The George Selectah Show included audio from a YouTube parody of an advertisement for ‘Chaffers New Zealand Style Deck Sealant’, making fun of the way New Zealanders pronounce the word ‘deck’ to sound like ‘dick’. The Authority did not uphold the complaint that comments such as ‘every kid in the neighbourhood has been on my dick’ were in bad taste and joked about paedophilia. This was clearly intended to be humorous and did not promote or endorse paedophilia. Most regular listeners of George FM would not have been offended, taking into account the station’s target audience, and that the content was broadcast during school time when children were unlikely to be listening.
Not Upheld: Good Taste and Decency, Law and Order, Controversial Issues, Discrimination and Denigration, Responsible Programming
 The George Selectah Show played audio from a YouTube parody of an advertisement for ‘Chaffers New Zealand Style Deck Sealant’, making fun of the way New Zealanders pronounce the word ‘deck’ to sound like ‘dick’. The audio was broadcast at about 11.30am on Friday 4 October 2013 on George FM.
 James Hawthorne made a formal complaint to RadioWorks Ltd, the broadcaster, alleging that the parody was highly offensive and in very bad taste.
 RadioWorks declined to investigate the complaint, saying that Mr Hawthorne had engaged in ‘seriously abusive communications to and about George FM’. It advised him of his right to refer his complaint to this Authority.
 Mr Hawthorne raised standards relating to good taste and decency, law and order, controversial issues, discrimination and denigration, responsible programming, and children’s interests. We have limited our determination to the most relevant and applicable standards. Our findings on the other standards are summarised at paragraph  below.
 The issue therefore is whether the broadcast breached the good taste and decency and responsible programming standards as set out in the Radio Code of Broadcasting Practice.
 The members of the Authority have listened to a recording of the broadcast complained about and have read the correspondence listed in the Appendix.
 The good taste and decency standard is primarily aimed at broadcasts containing sexual material, nudity, coarse language or violence.1 The Authority will also consider the standard in relation to any broadcast that portrays or discusses material in a way that is likely to cause offence or distress.2
 The parody of an advertisement for deck sealant – lampooning the way New Zealanders pronounce the word ‘deck’ to sound like ‘dick’ – included the following comments, mimicking a New Zealand accent:
 Mr Hawthorne argued that the repeated use of the word ‘dick’ was inappropriate for broadcast at 11.30am. He was particularly concerned with the comment ‘every kid in the neighbourhood has been on my dick’ which he described as a joke about paedophilia. The complainant said the host was ‘making a joke about the rape of children’ on his show which was broadcast ‘in the middle of the day and obviously listened to by a wide audience, many of them children’.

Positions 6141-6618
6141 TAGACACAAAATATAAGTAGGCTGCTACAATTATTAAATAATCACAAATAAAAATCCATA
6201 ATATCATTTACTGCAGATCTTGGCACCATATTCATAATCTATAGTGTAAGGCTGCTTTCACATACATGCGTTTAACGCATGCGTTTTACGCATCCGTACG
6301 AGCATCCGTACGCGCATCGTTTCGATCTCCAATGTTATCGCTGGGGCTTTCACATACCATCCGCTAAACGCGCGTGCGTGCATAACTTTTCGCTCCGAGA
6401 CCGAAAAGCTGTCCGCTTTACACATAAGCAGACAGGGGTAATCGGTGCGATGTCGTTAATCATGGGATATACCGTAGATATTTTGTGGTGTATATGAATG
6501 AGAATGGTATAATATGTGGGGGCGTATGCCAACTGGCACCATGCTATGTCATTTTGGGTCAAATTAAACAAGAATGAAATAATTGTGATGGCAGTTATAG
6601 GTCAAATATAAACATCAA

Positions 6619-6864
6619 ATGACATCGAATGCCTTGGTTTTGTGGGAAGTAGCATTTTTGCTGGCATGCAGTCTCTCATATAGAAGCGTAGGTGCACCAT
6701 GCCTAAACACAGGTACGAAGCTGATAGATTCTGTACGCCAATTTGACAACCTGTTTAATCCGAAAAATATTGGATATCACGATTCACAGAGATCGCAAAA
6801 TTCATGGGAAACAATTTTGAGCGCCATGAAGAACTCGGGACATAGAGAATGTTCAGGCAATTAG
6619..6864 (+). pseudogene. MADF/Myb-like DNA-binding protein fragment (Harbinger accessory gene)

In its response to the Authority, RadioWorks said the broadcast was ‘humorous and a play on the difference of accents and was not about paedophilia at all’.
 In assessing whether most listeners would find the broadcast offensive, context is all important. Here, relevant contextual factors include:
 Mr Hawthorne’s primary concern was the comments about children. While we can understand his discomfort at the innuendo in these comments, we disagree that they promoted or endorsed paedophilia. It was obvious from the YouTube audio and particularly the tone of the comments and their light-hearted delivery, that this was a play on words and utilised shock humour. The comments about children were among other comments using similar humour, for example the comments about sending ‘dick’ pictures to his secretary and having his neighbour’s wife on his ‘dick’ (see paragraph ).
 Furthermore, George FM and the George Selectah Show are targeted at adults and the audio was broadcast at 11.30am on a school day when children were unlikely to be listening. We do not consider that the repeated use of the word ‘dick’ in the context of making fun of New Zealand accents, and specifically the comments about children, would have offended most regular listeners. We therefore decline to uphold the Standard 1 complaint.
 The responsible programming standard (Standard 8) requires broadcasters to be mindful of child listeners and to ensure that programme information and content is socially responsible, taking into account the context in which it is broadcast. While Mr Hawthorne referred to the children’s interests standard, in the Radio Code this is covered by Standard 8.
 Mr Hawthorne argued that it was irresponsible to broadcast the comments, especially at a time when ‘potentially thousands of children’ were listening.
 In light of the relevant contextual factors outlined above, including the time of broadcast (during a school day), the programme’s and the radio station’s adult target audience, and expectations of regular listeners, we find that the comments were acceptable in context. We decline to uphold the complaint under Standard 8.
 Mr Hawthorne also raised the law and order, controversial issues, and discrimination and denigration standards. In summary, these standards were not breached because:
 Accordingly, we decline to uphold the complaint that these standards were breached.
For the above reasons the Authority declines to uphold the complaint.
Signed for and on behalf of the Authority
1 April 2014
The correspondence listed below was received and considered by the Authority when it determined this complaint:
1 James Hawthorne’s formal complaint – 11 October 2013
2 RadioWorks’ response to the complaint – 29 October 2013
3 Mr Hawthorne’s referral to the Authority – 29 November 2013
4 RadioWorks’ response to the Authority (including attachments) – 17 January 2014